An off-road race from the outskirts of Beatty to Reno last year has some residents and environmentalists wondering whether public lands officials mishandled the permitting process.
They say the race resulted in harm to the landscape and areas along a river bed where the sensitive Amargosa toad lives.
Their concern stems from a former Bureau of Land Management recreation planner at the agency's Tonopah office who alerted a watchdog group that federal permitting guidelines for the race were violated.
The former planner, Stacey Antilla, resigned in February, about six months after the Vegas-to-Reno race because of "on-the-job stress and harassment," Daniel R. Patterson, Southwest director of Public Employees for Environmental Responsibility wrote in a May 17 letter to BLM Director Bob Abbey.
Patterson called for the public lands agency's national office to investigate "and take strong action to stop and correct these legal and policy violations relating to resource protection."
At issue, Antilla said, was the location of a staging area for trucks and trailers that drew traffic across the toad's habitat along the Amargosa River and a separate incident in January that raised questions about how cultural resources are handled at the Rhyolite ghost town.
In an interview Wednesday, Antilla said she was told by Tom Seley, Tonopah field office manager, to violate the National Environmental Policy Act process "and not do them (the permits) the right way" when it came to processing the paperwork for the August 2009 race.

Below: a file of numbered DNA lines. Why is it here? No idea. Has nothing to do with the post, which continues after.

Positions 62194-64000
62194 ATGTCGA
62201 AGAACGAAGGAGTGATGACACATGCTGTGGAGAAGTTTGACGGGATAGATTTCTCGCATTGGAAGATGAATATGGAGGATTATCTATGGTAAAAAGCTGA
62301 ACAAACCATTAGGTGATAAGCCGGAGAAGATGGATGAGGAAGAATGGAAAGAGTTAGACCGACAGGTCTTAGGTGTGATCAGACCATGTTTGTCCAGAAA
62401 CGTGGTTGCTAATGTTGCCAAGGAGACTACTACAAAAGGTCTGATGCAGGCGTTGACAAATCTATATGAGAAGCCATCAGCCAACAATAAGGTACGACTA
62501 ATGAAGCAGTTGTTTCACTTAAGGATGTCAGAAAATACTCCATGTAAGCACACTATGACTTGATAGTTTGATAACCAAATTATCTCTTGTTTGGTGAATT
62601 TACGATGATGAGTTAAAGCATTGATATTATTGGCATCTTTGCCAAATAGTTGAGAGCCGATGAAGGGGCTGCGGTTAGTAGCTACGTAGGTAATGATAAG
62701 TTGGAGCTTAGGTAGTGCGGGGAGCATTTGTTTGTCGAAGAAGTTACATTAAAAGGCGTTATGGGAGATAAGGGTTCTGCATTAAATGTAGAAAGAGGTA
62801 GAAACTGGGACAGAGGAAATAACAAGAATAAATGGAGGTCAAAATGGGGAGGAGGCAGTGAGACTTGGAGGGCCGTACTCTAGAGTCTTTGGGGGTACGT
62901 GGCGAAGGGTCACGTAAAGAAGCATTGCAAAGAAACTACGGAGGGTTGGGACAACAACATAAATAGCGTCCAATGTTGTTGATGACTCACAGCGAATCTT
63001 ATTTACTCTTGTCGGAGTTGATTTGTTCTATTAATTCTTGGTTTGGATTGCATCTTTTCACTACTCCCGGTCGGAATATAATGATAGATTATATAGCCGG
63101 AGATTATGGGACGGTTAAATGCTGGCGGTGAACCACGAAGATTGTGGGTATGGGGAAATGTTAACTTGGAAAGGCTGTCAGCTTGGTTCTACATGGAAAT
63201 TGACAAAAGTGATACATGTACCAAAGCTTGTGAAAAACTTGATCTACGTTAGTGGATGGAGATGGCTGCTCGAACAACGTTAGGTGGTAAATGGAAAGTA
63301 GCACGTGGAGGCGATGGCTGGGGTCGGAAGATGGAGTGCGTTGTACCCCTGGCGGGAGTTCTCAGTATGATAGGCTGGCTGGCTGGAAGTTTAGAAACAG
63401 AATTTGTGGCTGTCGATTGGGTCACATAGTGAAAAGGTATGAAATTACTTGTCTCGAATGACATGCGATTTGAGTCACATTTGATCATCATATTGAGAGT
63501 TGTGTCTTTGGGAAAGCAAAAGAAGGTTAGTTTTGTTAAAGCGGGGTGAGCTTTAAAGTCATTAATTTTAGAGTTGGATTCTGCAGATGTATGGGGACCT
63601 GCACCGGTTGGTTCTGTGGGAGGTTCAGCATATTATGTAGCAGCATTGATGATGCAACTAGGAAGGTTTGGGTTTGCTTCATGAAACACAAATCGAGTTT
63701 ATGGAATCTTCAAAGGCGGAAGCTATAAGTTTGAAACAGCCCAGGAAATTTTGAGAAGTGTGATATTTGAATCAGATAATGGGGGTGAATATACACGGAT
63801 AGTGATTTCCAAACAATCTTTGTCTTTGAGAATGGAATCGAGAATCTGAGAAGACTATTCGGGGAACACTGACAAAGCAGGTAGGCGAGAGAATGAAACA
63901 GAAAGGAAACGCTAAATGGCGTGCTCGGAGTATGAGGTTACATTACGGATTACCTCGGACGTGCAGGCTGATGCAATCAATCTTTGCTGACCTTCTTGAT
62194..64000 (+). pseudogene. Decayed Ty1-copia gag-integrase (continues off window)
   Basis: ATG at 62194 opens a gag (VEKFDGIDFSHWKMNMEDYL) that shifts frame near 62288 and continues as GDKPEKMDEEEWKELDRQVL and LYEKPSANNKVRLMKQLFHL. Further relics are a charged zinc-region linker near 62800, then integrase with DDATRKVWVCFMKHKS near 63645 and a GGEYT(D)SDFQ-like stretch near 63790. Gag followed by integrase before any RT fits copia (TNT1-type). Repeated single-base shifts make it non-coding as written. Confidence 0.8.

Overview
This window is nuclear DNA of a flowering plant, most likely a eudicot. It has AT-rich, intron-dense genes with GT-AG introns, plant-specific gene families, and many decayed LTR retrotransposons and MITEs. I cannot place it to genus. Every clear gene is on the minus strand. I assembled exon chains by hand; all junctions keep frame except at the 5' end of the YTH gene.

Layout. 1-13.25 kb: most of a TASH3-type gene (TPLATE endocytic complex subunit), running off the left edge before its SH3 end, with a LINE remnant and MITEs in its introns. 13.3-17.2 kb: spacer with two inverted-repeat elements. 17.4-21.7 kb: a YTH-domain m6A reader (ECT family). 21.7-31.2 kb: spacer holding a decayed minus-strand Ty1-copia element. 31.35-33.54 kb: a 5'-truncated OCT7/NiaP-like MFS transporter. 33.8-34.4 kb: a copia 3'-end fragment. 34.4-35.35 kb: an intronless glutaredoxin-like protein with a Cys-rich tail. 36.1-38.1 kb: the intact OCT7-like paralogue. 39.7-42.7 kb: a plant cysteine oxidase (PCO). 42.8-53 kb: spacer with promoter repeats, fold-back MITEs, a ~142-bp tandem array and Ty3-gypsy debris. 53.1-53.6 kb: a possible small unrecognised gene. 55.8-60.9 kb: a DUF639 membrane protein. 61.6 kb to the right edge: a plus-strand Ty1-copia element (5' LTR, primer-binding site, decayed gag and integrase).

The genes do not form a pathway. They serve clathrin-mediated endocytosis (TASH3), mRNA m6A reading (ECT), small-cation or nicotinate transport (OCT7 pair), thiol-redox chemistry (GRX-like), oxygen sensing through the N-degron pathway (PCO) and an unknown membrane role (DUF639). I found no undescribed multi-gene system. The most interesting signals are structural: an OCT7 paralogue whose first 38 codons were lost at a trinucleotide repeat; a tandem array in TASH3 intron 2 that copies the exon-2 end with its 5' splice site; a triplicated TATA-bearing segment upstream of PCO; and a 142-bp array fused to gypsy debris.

In one instance involving protective culverts for the toad, "I was told to take that out of the environmental assessment," Antilla, 38, said.
"I think the BLM as an agency needs to look into the way the Nevada state office follows policies and procedures," she said in a telephone interview from Dallas.
BLM officials in Nevada discounted the accuracy of her claims.
BLM spokeswoman Celia Boddington at the agency's Washington, D.C., headquarters, said the BLM has just received the environmental group's letter and has not yet responded.
But Boddington wrote in an e-mail: "No investigation is necessary because the BLM took all appropriate actions in this case."
Boddington said biological surveys were completed and the U.S. Fish and Wildlife Service was consulted.
Beatty resident Laura Cunningham, who lives near the race course, said the staging area caused race traffic to cross the riverbed in Amargosa toad habitat.
"I'm a bit surprised BLM let them do that," she said.
According to the BLM, Seley was overseeing preparation of the environmental assessment before Antilla joined the Tonopah field office .
Another issue raised in PEER's letter was cultural conservation at the Rhyolite ghost town.
Antilla alleged that a possible skeletal bone was removed from the Rhyolite ghost town and given to a tourist by a volunteer. Boddington said the presumed remains "were from a plastic skeleton."